34-47 74th Street
Jackson Heights, NY
(718) 672-1232

So for Queens Restaurant Week (admittedly, this was a few weeks ago) I went with some folks from work (Prospect Parks, Cat, and Gnome) to Jackson Diner, espoused by one (I won't mention Gnome's name) to be "the best Indian food" in New York. I think she was wrong. As usual, she thinks she was right. To her credit, she eats out a lot and the food was hardly bad by any stretch. To my credit, TFB. I write the reviews. Jackson Diner is one short block from the Roosevelt Avenue train station. We took the 7 from Grand Central and it took only 15 minutes or so to get there. Anyone reading this in Manhattan who was thinking of using the excuse that it's too far away or inconvenient to try eating across the river will have to come up with a better one.

Jackson Diner is aptly named. It's a diner. It's not fancy and sure doesn't try to be. Actually, I've been in diners way fancier and with way cleaner bathrooms. But I'm not the type to judge a restaurant by its loo (unless it's totally awesome, completely different, or so bad that I'd rather use a construction site port-o-potty). Above the floor, adding to the diner feeling, a large flat-screen TV sits playing Indian music videos, which, if you're not used to them (as we weren't... aren't) are bizarrely addictive to watch.

We got a table at the wall and proceeded to order. We were not rushed by the waiter to order, as some reviews I've found have alleged, but maybe we were. We were all over the map ordering, since Cat and Parks were new to the cuisine and we were focusing on them and not Mr. Waiter (if he wasn't being driven crazy then, he surely was when we had him break all of our 20s at the end of the meal). The first thing to come, of course, was the pitcher of water and pappadum bread. And, of course, along with the pappadum bread came the tri-tray dish of dipping sauces: mango chutney, spicy onion, and hiravi chutney (which we ignorantly and consistently referred to as "the brown one").

My appetizer was the Muligatawny Soup, which was excellent and which I have a habit of having to try at every Indian place I go to. You'll like it too, specially if you like spicy pea soups. The Chicken Tikka was ordered by Cat, which she, having never ever ever had Indian food before ever, liked. I didn't try it. The other two ordered Samosas. If you like samosas, Jackson Diner's are for you. They're big though, so since the appetizer came with two, it was very filling.

The entrees were all good, but in my opinion none were great. Everyone else liked them more than I did, but no one was rolling their eyes back in their head from an orgasm on their tongue. We pretty much shared everything, so here's what we got: Lamb Roganjosh, Goat Curry, Tandoori Chicken, and Murg (Chicken) Tikka Makhanwala. Everything except the Tandoori chicken was very curry-like and needed the rice since there was a noticeable absence of veggies. I love curry and liked every dish here, but again, none of them wowed me with their perfection. I was disappointed that none of them were spicy.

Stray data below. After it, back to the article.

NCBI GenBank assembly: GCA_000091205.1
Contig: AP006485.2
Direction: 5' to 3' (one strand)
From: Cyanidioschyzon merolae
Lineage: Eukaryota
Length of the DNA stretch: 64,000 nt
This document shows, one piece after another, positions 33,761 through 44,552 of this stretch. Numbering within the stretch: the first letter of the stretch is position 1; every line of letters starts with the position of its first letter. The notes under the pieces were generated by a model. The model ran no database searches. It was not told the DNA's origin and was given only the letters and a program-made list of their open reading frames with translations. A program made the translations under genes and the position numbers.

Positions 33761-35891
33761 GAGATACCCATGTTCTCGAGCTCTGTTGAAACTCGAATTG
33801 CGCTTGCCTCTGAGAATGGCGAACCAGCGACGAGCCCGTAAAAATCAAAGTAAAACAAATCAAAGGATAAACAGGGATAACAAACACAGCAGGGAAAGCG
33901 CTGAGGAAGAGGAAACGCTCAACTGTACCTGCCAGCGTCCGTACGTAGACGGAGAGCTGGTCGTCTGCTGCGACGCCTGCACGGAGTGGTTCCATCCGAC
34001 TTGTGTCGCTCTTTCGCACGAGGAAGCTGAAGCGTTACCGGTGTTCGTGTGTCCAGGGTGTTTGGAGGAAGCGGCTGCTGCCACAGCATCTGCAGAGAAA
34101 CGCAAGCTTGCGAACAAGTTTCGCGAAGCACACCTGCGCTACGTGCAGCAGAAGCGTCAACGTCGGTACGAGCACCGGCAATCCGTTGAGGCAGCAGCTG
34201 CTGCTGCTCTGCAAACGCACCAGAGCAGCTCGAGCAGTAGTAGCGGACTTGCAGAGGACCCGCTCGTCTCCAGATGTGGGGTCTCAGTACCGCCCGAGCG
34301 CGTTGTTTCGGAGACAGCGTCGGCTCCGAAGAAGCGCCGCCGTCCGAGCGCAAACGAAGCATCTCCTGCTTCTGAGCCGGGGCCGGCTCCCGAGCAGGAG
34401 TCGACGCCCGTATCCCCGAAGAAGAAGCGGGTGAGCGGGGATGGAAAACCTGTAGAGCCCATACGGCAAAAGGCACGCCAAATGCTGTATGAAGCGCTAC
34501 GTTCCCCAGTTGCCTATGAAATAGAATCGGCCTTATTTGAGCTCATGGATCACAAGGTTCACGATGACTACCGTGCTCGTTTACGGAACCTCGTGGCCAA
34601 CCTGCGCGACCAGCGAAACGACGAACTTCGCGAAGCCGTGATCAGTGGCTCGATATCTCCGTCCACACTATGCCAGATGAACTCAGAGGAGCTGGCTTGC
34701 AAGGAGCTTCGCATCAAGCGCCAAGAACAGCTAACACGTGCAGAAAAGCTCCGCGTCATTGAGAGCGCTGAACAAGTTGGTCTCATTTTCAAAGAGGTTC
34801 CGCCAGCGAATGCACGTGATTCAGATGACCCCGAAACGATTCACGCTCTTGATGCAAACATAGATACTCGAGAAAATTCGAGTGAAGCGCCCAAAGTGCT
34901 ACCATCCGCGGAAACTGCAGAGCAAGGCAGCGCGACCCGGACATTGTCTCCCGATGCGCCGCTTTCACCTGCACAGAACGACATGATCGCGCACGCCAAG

Dessert came with the prix-fix meal. Half of us ordered the Mango Lassi, an awesome mango milk drink that could easily be fancied up with a mini-parasol and slice of pineapple. In fact, it almost belongs at a tiki bar, punched up with some rum and in the hand of someone in a skimpy bikini. The others ordered Gulab Jamun, which is a fried cheese ball soaked in syrup. It made it on to Gnome's "top three desserts" list. But Parks couldn't finish hers, saying "I just can't wrap my mind around this being cheese". It tastes like a pancake ball but the disconnect between the myth and the reality was too much for her. Or something.

If you like typically Indian dishes that basically exist so you can sponge the sauce up with your naan bread, then Jackson Diner will definitely fill that want for a good price (oh, and we also ordered the Naan Bread. They make great naan). But if you're looking for anything remotely upscale, cool, or different, then you should look elsewhere. On the other hand, if you want mild, cheap Indian comfort food conveniently steps from the train, then you can't go wrong.

Our four prix-fix meals (appetizer, entree, dessert), three beers (2 Kingfishers and a Bud light), and one soda, plus tax and tip clocked in at $132. But it was restaurant week, so expect it to be slightly higher for you. Jackson Diner is cash only.

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